UP: Those impacted by the foul odors rising out of the Sunny Farm Landfill, south of Fostoria, may still be taking a wait and see position, but this week’s public meeting in Tiffin over landfill complaints suggests the nuisance is being taken seriously. That’s a good development for all those who live downwind of the massive landfill. Officials from Tunnel Hill Partners, the parent company of the landfill, the Ohio EPA and Seneca County Health Department were among those present and answering questions regarding the odors. Landfill operators indicated they were doing everything they could to address the problem. Time will tell if they will be able to keep a lid on the stink, but one thing seems certain: many will be keeping their nose in the air to make sure they do. Many property owners seem committed to holding both Sunny Farms and the EPA to the fire.
UP: Kenton’s Jon Cross, the new 83th House District representative, may be a “rookie” lawmaker in Columbus, but he apparently won’t be lacking for legislative experience for long. Speaker of the House Larry Householder recently assigned Cross to a handful of committees for the 133rd General Assembly, and also drafted him to serve on a screening committee to interview candidates seeking an appointment to fill an open seat for the 3rd Ohio House District. Cross’s House duties will include serving on the Energy and Natural Resources Committee; Finance, Finance Subcommittee on Transportation; Financial Institutions Committee and the Public Utilities Committee. The energy and public utilities committee appointments, in particular, seem appropriate in a district that includes major oil and gas interests as well as emerging wind and solar farms. The House agenda is still being developed, but 2019 is shaping up to be a busy first year for Cross.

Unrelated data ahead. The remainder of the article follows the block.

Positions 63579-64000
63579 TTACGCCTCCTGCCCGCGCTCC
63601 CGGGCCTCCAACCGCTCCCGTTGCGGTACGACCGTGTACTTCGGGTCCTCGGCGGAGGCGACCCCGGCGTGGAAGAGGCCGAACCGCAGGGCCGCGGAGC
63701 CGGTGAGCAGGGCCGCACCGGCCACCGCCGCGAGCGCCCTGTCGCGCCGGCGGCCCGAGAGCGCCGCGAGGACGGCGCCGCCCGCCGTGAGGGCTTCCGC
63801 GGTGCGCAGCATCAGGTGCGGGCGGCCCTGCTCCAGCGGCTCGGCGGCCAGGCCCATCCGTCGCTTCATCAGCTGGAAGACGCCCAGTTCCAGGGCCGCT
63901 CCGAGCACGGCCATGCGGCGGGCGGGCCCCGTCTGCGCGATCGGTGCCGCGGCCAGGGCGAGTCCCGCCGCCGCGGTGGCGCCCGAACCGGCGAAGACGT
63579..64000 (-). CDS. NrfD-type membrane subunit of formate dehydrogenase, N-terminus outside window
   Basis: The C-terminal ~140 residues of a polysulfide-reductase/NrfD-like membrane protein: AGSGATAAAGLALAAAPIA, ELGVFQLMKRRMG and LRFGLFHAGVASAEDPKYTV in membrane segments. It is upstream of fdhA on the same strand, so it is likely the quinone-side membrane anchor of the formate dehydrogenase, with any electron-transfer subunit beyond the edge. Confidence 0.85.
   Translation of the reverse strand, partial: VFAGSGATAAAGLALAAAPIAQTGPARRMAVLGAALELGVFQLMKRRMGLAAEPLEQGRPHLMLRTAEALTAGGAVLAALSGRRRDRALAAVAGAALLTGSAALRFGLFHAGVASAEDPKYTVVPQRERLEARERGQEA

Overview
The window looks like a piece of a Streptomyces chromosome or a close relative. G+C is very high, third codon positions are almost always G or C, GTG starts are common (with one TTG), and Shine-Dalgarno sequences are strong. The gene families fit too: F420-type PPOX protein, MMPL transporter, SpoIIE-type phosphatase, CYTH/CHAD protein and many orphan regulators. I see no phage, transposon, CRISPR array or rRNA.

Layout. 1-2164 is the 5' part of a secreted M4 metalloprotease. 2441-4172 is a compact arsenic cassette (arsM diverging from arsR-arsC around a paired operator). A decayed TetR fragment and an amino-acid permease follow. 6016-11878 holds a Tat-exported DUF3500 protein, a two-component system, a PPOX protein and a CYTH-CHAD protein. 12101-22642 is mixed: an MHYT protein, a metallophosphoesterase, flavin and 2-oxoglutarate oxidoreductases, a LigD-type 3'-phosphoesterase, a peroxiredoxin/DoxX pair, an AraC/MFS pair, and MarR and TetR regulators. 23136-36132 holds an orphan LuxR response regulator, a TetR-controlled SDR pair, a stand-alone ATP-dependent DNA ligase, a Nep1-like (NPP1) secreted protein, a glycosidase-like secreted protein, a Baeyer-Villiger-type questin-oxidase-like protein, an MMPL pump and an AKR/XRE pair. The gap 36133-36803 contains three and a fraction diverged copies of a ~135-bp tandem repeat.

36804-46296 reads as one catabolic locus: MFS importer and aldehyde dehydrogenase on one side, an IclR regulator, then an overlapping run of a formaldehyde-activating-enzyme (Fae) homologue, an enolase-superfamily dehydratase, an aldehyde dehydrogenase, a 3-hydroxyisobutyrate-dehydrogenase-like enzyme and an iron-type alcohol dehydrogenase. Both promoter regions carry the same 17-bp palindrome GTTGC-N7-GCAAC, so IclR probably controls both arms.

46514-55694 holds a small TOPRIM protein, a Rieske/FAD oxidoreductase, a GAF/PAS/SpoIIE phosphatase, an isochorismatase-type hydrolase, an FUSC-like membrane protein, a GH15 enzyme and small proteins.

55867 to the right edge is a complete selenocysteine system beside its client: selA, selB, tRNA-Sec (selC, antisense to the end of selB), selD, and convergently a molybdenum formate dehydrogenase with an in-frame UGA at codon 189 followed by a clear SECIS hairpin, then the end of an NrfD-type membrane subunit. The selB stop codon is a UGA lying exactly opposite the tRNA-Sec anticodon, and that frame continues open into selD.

UP: Every effort must be made to notify voters before they are purged from Ohio’s voting rolls if they haven’t voted for four years. New Secretary of State Frank LaRose wants to take that effort another step by mailing those who have been purged, providing registration forms and reminding them to re-register. The mailing would go to those who were removed from voting rolls in January after not responding to “last chance” notices from previous Secretary of State and now Lt. Gov. Jon Husted. It’s important to note that being dropped from the registered voter lists for not voting is not a death sentence. All a purged voter needs to do is re-register online or at their board of elections. LaRose’s mailings may seem just a courtesy, but it sends the message that Ohio encourages voting.